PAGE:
World Library  
Flag as Inappropriate
Email this Article

Shikshashtakam

Article Id: WHEBN0008820405
Reproduction Date:

Title: Shikshashtakam  
Author: World Heritage Encyclopedia
Language: English
Subject: Gaudiya Vaishnavism
Collection:
Publisher: World Heritage Encyclopedia
Publication
Date:
 

Shikshashtakam

The Siksastaka (Devanagari: शिक्षाष्टकं ; IAST Śrī Śikṣāṣṭakam) is a 16th-century Gaudiya Vaishnava Hindu prayer of eight verses composed in the Sanskrit language. They are believed to be the only verses left personally written by Chaitanya Mahaprabhu (1486 – 1534)[1] with the majority of his philosophy being codified by his primary disciples, known as the Six Goswamis of Vrindavan.[2] The Siksastaka is quoted within the Chaitanya Charitamrita,[3] Krishnadasa Kaviraja Goswami's biography of Chaitanya Mahaprabhu, written in Bengali. The name of the prayer comes from the Sanskrit words Śikṣā, meaning 'instruction', and aṣṭaka, meaning 'consisting of eight parts', i.e., stanzas. The teachings contained within the eight verses are believed to contain the essence of all teachings on Bhakti yoga within the Gaudiya tradition.

Contents

  • Text 1
    • 1 1.1
      • Translation 1.1.1
    • 2 1.2
      • Translation 1.2.1
    • 3 1.3
      • Translation 1.3.1
    • 4 1.4
      • Translation 1.4.1
    • 5 1.5
      • Translation 1.5.1
    • 6 1.6
      • Translation 1.6.1
    • 7 1.7
      • Translation 1.7.1
    • 8 1.8
      • Translation 1.8.1
    • 9 1.9
      • Translation 1.9.1
  • Significance 2
  • See also 3
  • References 4
  • External links 5

Text

Chaitanya Mahaprabhu

The first eight verses of the following are the complete text of the Siksastaka, as written in Sanskrit by Sri Caitanya Mahaprabhu and as translated by Srila Prabhupada. They are found in Krishnadasa Kaviraja's Sri Chaitanya Charitamrita (Antya-līlā, сhapter 20, verses 12, 16, 21, 29, 32, 36, 39 and 47).[4] The final verse is a Bengali quotation from Sri Caitanya Charitamrita, Antya-līlā 20.65 - it is not part of the actual Siksastaka, but is often appended to the end when it is recited, describing the result of reciting the Siksastaka faithfully.[5][6]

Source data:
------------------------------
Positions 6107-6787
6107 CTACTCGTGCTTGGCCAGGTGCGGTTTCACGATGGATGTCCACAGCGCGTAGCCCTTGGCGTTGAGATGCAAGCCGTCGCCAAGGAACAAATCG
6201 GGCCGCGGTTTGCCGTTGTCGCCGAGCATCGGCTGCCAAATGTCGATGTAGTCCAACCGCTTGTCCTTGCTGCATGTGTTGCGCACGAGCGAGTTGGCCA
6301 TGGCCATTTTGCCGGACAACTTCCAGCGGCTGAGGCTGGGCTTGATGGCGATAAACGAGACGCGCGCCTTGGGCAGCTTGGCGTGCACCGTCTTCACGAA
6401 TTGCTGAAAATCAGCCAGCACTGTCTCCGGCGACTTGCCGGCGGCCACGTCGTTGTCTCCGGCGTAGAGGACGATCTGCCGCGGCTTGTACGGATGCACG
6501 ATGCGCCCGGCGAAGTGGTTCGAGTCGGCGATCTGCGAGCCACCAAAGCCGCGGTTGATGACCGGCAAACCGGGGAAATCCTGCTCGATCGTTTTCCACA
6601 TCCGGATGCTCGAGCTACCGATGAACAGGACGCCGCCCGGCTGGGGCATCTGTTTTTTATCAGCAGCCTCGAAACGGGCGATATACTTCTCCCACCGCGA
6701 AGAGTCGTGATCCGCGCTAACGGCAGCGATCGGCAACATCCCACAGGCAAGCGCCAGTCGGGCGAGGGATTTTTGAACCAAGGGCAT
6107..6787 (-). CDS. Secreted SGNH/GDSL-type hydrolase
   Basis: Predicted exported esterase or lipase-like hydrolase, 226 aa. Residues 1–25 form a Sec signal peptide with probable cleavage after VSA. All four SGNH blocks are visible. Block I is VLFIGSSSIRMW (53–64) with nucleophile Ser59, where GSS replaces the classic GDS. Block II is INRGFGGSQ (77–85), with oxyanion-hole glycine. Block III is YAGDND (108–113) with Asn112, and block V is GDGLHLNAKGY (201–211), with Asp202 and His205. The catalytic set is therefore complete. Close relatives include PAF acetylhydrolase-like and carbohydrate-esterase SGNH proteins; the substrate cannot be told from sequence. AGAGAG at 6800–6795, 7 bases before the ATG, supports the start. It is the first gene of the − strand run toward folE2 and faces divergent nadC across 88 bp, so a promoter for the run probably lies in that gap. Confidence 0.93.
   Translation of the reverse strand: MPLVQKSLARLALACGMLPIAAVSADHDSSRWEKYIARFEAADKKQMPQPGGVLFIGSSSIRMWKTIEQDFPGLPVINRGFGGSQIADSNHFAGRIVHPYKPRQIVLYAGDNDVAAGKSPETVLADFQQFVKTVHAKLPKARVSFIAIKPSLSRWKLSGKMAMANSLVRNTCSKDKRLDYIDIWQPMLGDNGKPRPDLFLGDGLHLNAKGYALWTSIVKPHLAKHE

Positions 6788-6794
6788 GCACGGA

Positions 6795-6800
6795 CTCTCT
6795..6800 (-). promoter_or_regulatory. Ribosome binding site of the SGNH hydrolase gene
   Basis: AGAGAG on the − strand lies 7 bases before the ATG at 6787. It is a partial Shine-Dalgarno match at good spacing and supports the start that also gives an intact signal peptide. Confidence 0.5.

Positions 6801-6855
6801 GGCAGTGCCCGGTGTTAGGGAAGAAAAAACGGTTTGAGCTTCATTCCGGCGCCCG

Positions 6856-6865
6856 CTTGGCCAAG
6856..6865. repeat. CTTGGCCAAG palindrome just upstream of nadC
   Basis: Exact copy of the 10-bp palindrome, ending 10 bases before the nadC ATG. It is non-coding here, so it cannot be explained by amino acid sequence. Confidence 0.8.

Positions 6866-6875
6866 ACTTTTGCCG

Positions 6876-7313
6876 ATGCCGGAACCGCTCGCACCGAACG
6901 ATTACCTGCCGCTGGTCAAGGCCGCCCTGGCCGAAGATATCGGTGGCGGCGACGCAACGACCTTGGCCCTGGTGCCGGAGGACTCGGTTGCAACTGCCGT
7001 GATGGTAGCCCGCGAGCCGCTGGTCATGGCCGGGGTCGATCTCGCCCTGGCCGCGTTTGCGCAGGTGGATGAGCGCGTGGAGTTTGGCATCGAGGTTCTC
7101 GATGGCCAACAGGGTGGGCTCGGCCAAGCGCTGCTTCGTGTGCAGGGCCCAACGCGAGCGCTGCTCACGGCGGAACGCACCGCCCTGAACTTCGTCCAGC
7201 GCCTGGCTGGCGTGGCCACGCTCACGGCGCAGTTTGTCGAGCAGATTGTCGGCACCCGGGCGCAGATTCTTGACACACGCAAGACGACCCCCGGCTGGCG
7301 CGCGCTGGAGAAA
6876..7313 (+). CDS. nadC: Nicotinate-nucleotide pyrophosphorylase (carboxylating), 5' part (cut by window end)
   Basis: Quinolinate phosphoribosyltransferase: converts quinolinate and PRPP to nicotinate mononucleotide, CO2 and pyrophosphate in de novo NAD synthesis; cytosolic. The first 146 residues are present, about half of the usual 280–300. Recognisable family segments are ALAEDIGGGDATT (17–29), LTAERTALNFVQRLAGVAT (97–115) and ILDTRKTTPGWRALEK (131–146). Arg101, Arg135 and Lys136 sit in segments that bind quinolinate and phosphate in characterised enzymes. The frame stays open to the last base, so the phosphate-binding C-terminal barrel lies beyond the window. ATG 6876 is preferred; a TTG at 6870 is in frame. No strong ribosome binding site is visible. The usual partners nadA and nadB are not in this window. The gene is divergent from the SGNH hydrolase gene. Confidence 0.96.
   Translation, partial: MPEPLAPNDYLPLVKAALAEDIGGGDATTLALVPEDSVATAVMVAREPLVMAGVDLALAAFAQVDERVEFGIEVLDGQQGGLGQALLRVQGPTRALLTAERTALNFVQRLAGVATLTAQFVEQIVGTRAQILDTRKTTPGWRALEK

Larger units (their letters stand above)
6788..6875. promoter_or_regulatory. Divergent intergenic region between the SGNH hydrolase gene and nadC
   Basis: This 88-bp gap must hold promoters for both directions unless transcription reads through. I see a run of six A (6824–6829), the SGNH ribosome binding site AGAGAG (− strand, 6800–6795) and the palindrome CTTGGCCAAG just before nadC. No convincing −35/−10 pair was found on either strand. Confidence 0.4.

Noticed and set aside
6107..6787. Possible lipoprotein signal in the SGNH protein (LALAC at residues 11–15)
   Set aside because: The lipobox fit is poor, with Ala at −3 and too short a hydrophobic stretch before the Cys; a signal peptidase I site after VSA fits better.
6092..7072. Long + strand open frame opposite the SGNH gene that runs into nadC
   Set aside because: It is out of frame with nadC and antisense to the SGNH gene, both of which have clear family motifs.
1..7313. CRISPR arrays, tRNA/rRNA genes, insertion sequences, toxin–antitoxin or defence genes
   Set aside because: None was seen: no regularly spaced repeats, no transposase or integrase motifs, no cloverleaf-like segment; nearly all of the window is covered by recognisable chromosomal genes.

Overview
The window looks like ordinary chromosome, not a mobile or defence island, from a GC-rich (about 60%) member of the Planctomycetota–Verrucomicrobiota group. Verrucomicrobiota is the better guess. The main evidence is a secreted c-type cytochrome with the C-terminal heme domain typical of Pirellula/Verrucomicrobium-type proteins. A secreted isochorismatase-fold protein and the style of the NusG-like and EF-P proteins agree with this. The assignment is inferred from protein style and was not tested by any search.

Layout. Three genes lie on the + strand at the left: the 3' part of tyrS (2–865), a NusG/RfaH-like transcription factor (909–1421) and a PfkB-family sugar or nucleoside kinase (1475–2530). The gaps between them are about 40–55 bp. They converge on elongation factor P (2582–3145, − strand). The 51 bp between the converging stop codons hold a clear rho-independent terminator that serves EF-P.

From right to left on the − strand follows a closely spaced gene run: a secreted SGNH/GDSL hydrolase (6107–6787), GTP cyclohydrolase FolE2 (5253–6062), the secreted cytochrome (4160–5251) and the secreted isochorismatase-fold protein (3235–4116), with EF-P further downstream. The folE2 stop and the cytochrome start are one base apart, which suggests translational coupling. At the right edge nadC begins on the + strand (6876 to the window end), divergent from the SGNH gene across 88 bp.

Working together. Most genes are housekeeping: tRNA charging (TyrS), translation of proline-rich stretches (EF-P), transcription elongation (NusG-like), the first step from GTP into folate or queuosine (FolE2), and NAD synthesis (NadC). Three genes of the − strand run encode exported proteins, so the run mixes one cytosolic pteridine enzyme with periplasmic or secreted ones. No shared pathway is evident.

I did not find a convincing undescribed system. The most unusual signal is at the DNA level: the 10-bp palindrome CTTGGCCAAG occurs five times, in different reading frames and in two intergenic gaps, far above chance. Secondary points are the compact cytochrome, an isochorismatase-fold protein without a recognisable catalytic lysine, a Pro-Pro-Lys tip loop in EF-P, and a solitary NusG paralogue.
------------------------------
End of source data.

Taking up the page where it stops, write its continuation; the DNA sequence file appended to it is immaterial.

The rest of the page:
1

ceto-darpaṇa-mārjanam bhava-mahā-dāvāgni-nirvāpaṇaḿ śreyaḥ-kairava-candrikā-vitaraṇaḿ vidyā-vadhū-jīvanam ānandāmbudhi-vardhanaḿ prati-padaḿ pūrṇāmṛtāsvādanaḿ sarvātma-snapanaḿ paraḿ vijayate śrī-kṛṣṇa-sańkīrtanam

Translation

Glory to the Sri Krishna sankirtana, which cleanses the heart of all the dust accumulated for years and extinguishes the fire of conditional life, of repeated birth and death. This sankirtana movement is the prime benediction for humanity at large because it spreads the rays of the benediction moon. It is the life of all transcendental knowledge. It increases the ocean of transcendental bliss, and it enables us to fully taste the nectar for which we are always anxious.

2

nāmnām akāri bahudhā nija-sarva-śaktis tatrārpitā niyamitaḥ smaraṇe na kālaḥ etādṛśī tava kṛpā bhagavan mamāpi durdaivam īdṛśam ihājani nānurāgah

Translation

O my Lord, Your holy name alone can render all benediction to living beings, and thus You have hundreds and millions of names like Krishna and Govinda. In these transcendental names You have invested all Your transcendental energies. There are not even hard and fast rules for chanting these names. O my Lord, out of kindness You enable us to easily approach You by chanting Your holy names, but I am so unfortunate that I have no attraction for them.

3

tṛṇād api sunīcena taror api sahiṣṇunā amāninā mānadena kīrtanīyaḥ sadā harih

Translation

One should chant the holy name of the Lord in a humble state of mind, thinking oneself lower than the straw in the street; one should be more tolerant than a tree, devoid of all sense of false prestige, and ready to offer all respect to others. In such a state of mind one can chant the holy name of the Lord constantly.

4

na dhanaḿ na janaḿ na sundarīḿ kavitāḿ vā jagad-īśa kāmaye mama janmani janmanīśvare bhavatād bhaktir ahaitukī tvayi

Translation

O almighty Lord, I have no desire to accumulate wealth, nor do I desire beautiful women, nor do I want any number of followers. I only want Your causeless devotional service birth after birth.

5

ayi nanda-tanūja kińkaraḿ patitaḿ māḿ viṣame bhavāmbudhau kṛpayā tava pāda-pańkaja- sthita-dhūlī-sadṛśaḿ vicintaya

Translation

O son of Maharaja Nanda (Krishna), I am Your eternal servitor, yet somehow or other I have fallen into the ocean of birth and death. Please pick me up from this ocean of death and place me as one of the atoms of Your lotus feet.

6

nayanaḿ galad-aśru-dhārayā vadanaḿ gadgada-ruddhayā girā pulakair nicitaḿ vapuḥ kadā tava nāma-grahaṇe bhaviṣyati